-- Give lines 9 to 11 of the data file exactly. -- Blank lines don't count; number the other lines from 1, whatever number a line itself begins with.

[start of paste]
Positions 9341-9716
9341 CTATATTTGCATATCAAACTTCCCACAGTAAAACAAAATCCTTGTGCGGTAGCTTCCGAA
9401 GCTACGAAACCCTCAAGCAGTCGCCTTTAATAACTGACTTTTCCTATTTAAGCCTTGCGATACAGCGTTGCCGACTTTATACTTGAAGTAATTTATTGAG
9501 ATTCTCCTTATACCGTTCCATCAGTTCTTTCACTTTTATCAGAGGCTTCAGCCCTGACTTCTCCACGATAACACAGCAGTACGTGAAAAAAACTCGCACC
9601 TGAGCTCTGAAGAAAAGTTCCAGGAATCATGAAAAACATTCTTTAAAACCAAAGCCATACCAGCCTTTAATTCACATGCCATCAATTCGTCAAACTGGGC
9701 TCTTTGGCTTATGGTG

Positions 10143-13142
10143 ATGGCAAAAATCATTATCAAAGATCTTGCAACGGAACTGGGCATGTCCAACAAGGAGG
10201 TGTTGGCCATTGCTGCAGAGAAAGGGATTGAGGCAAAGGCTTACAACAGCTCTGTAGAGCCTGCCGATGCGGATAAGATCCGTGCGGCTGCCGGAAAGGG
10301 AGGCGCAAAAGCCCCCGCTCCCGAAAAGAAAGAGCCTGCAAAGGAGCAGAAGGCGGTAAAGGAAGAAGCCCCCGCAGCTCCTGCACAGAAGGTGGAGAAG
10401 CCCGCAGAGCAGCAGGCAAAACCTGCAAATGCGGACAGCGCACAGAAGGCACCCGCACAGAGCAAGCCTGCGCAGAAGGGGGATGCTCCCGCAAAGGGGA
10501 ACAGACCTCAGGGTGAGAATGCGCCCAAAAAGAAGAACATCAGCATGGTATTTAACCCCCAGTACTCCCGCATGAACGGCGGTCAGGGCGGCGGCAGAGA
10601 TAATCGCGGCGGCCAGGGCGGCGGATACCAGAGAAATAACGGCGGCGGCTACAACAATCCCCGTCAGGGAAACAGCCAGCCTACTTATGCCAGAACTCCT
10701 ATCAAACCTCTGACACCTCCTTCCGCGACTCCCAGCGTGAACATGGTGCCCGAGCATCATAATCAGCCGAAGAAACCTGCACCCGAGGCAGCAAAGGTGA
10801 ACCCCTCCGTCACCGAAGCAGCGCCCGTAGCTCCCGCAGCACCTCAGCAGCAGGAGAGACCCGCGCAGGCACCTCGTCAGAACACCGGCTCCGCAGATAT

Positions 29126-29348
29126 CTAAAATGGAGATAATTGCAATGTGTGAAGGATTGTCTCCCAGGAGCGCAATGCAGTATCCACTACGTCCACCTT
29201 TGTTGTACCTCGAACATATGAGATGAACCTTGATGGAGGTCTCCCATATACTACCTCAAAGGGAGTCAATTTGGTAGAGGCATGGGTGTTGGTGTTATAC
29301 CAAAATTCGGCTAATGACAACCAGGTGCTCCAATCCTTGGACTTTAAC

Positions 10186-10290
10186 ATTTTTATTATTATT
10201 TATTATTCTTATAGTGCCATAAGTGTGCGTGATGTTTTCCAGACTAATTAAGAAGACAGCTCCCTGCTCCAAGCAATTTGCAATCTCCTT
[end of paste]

10201 TGTTGGCCATTGCTGCAGAGAAAGGGATTGAGGCAAAGGCTTACAACAGCTCTGTAGAGCCTGCCGATGCGGATAAGATCCGTGCGGCTGCCGGAAAGGG
10301 AGGCGCAAAAGCCCCCGCTCCCGAAAAGAAAGAGCCTGCAAAGGAGCAGAAGGCGGTAAAGGAAGAAGCCCCCGCAGCTCCTGCACAGAAGGTGGAGAAG
10401 CCCGCAGAGCAGCAGGCAAAACCTGCAAATGCGGACAGCGCACAGAAGGCACCCGCACAGAGCAAGCCTGCGCAGAAGGGGGATGCTCCCGCAAAGGGGA